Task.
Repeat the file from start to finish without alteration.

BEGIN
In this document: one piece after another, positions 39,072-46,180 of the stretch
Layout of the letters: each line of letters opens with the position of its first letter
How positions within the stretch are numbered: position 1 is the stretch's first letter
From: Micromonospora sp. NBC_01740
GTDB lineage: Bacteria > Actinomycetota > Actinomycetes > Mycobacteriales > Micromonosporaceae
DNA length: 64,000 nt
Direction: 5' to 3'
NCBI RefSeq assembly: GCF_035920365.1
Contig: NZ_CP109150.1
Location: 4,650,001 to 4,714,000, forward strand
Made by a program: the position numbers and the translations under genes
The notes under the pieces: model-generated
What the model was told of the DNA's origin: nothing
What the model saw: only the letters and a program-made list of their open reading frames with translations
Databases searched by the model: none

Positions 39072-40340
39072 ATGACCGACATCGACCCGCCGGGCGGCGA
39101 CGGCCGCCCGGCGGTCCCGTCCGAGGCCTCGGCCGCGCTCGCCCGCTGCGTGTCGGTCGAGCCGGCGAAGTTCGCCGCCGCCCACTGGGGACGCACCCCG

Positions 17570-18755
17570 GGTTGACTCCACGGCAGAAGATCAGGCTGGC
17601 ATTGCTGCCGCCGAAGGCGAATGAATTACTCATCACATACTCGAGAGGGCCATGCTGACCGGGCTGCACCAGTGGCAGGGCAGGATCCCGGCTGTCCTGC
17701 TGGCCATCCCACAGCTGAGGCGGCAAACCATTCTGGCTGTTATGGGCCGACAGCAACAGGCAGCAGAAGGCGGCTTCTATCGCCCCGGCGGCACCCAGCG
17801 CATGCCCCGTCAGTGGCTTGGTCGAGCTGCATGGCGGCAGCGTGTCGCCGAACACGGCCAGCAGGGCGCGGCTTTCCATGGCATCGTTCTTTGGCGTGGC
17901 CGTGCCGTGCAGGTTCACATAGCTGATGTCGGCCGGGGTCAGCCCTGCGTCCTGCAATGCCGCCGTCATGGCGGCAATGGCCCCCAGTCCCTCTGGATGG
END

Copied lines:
In this document: one piece after another, positions 39,072-46,180 of the stretch
Layout of the letters: each line of letters opens with the position of its first letter
How positions within the stretch are numbered: position 1 is the stretch's first letter
From: Micromonospora sp. NBC_01740
GTDB lineage: Bacteria > Actinomycetota > Actinomycetes > Mycobacteriales > Micromonosporaceae
DNA length: 64,000 nt
Direction: 5' to 3'
NCBI RefSeq assembly: GCF_035920365.1
Contig: NZ_CP109150.1
Location: 4,650,001 to 4,714,000, forward strand
Made by a program: the position numbers and the translations under genes
The notes under the pieces: model-generated
What the model was told of the DNA's origin: nothing
What the model saw: only the letters and a program-made list of their open reading frames with translations
Databases searched by the model: none

Positions 39072-40340
39072 ATGACCGACATCGACCCGCCGGGCGGCGA
39101 CGGCCGCCCGGCGGTCCCGTCCGAGGCCTCGGCCGCGCTCGCCCGCTGCGTGTCGGTCGAGCCGGCGAAGTTCGCCGCCGCCCACTGGGGACGCACCCCG

Positions 17570-18755
17570 GGTTGACTCCACGGCAGAAGATCAGGCTGGC
17601 ATTGCTGCCGCCGAAGGCGAATGAATTACTCATCACATACTCGAGAGGGCCATGCTGACCGGGCTGCACCAGTGGCAGGGCAGGATCCCGGCTGTCCTGC
17701 TGGCCATCCCACAGCTGAGGCGGCAAACCATTCTGGCTGTTATGGGCCGACAGCAACAGGCAGCAGAAGGCGGCTTCTATCGCCCCGGCGGCACCCAGCG
17801 CATGCCCCGTCAGTGGCTTGGTCGAGCTGCATGGCGGCAGCGTGTCGCCGAACACGGCCAGCAGGGCGCGGCTTTCCATGGCATCGTTCTTTGGCGTGGC
17901 CGTGCCGTGCAGGTTCACATAGCTGATGTCGGCCGGGGTCAGCCCTGCGTCCTGCAATGCCGCCGTCATGGCGGCAATGGCCCCCAGTCCCTCTGGATGG